One of the most beautiful cities in North Africa is the blue Moroccan city known as Chefchaouen. It is above all else a place of peaceful coexistence and mutual respect between peoples and religions.
It is known as the “Blue Pearl” due to its historical centre painted in blue which distinguishes it from the other ancient cities. There are different theories about the blue talc or chalk-based paint. Some say it repels mosquitoes and helps to keep the inside of the houses cool while others say it was the Jews fleeing from Nazi persecution in Europe in the thirties, who chose the colour of their heaven and paradise.
What is certain is that it is universally known by its azure and blue colours, with an infinity of shades from light blue to indigo, from turquoise to cobalt, with sapphire as the dominant tone.
Nestling among the Rif Mountains in the region of Tangri-Tètouan-Al Hoceima, in Northern Morocco, it is surrounded by peaks that seem to touch the sky; Chefchaouen, in fact, means “Look at the Peaks”. The city was founded in 1471 by Moulay Ali Ben Moussa Ben Rached El Alami, who used it as a fortress to defend against the Portuguese and Spanish invaders who had conquered the coastal cities.
At the end of the XV century, Chefchaouen was chosen as a refuge for Andalusian Jews after the edict of expulsion by the Catholic sovereigns Isabela of Castile and Ferdinand of Aragon. The original nucleus of the city developed around the imposing military fortress.
In the course of time, Koranic schools, mosques and synagogues were built in an environment of peaceful coexistence and respect. Its isolated position meant that the city could boast, until the XIX century, the status of bilal al-siba, that is, a territory independent of the central power. Only recently its doors have been opened to tourists, revealing the splendour of its alleyways and of its dwellings. Wandering through the narrow streets and steep alleyways of Chefchaouen, one enters a blue-coloured world of serenity and peace. There Berber, Andalusian and Moorish traditions merge.
“The city is an inexhaustible fountain of inspiration and fascination,” Karim Buzaglo, one of the cultural leaders of the place explains. “It is only necessary to lose oneself in the alleyways to become immersed in a magical atmosphere that can transform a person.”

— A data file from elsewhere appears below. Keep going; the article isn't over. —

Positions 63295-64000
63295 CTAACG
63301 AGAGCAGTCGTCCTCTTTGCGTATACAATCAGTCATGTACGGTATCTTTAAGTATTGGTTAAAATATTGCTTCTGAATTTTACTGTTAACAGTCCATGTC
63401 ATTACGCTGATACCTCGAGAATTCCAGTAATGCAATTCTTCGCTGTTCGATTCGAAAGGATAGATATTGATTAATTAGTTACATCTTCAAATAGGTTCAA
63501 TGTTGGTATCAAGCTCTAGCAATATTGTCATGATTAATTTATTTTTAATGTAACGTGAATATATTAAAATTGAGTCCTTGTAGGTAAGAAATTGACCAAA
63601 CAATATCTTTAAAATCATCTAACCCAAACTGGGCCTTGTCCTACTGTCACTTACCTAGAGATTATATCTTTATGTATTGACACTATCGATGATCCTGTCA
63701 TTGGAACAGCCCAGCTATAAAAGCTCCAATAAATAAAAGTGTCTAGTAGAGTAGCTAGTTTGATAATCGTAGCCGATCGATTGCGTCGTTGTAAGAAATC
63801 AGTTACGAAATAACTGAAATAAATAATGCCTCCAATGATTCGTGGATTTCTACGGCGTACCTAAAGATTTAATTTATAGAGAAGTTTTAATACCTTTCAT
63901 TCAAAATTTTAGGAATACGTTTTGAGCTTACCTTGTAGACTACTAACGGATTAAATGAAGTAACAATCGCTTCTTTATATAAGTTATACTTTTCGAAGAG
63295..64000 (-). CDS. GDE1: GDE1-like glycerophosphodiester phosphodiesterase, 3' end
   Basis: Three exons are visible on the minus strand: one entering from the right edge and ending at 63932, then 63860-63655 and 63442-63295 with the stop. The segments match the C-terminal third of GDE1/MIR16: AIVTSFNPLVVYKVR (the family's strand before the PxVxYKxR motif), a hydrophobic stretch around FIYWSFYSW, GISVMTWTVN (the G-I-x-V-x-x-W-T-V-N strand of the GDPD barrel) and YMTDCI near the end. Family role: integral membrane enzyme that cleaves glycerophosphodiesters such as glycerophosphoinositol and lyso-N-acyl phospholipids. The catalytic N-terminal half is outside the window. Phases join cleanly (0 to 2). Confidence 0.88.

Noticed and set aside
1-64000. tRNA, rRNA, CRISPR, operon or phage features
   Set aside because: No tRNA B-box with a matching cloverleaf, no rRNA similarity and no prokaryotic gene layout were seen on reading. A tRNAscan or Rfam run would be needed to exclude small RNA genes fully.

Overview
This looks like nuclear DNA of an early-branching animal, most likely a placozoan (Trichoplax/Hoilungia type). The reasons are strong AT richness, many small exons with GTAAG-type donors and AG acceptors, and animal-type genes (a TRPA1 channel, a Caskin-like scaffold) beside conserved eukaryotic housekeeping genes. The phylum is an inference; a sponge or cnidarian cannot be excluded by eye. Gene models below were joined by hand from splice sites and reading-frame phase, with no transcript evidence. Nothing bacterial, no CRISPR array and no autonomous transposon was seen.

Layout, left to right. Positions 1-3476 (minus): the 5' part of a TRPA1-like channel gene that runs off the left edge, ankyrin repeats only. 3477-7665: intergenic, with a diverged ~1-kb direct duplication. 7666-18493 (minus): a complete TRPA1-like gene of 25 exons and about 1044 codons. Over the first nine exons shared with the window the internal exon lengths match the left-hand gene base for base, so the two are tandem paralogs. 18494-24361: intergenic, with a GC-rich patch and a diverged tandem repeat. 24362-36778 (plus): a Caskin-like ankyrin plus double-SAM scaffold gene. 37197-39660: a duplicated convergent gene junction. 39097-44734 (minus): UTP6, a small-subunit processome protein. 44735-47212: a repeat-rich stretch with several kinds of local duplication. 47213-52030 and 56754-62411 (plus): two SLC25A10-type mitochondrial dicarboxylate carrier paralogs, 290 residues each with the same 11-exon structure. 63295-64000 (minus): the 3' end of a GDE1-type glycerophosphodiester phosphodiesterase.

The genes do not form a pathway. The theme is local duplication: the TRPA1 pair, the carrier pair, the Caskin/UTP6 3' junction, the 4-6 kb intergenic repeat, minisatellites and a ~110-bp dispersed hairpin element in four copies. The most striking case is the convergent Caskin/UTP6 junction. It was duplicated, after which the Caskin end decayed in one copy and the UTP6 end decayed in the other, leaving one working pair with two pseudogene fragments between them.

Among the many blue buildings in Chefchaouen, one edifice built of salmon-coloured stone stands out: this is the Kasbah, a fortress surrounded by walls built in the XV and XVI centuries at the orders of the founder of the city, Moulay Ali Ben Moussa Ben Rached El Alami. This small but fascinating building in the Andalusian-Magreb style has 11 towers; it is possible to climb to the top of some of them and admire the splendid views of the city and its surroundings. Built inside a garden of luxuriant trees, the Kasbah has a small but interesting Ethnographic Museum displaying Moroccan craftwork in wood, plaster and tiles.
Leaving the Kasbah, located in the main square, Place Outa El Hammam, we move towards the Great Mosque. It is the chief religious building of the city, painted in white, brown and beige, and adorns the square with its octagonal stone minaret, an architectural form showing Andalusian influence.
In Mellah – the old Jewish quarter – there is a small shop that sells handmade lamps. “The art of lamp-making has Jewish origins. It was my grandfather who started this business and it has been handed down from father to son,” we are told by artisan El Atoui, as he works with his hands to transform metal and glass into splendid lanterns, hanging lamps and ceiling lights.
Chefchaouen is famous for its hand-woven blankets, its shawls and woollen clothes as well as its cane hats decorated with coloured tassels of twisted wool that are a traditional characteristic of the northern region. The city was declared a World Heritage Centre by UNESCO in 2010.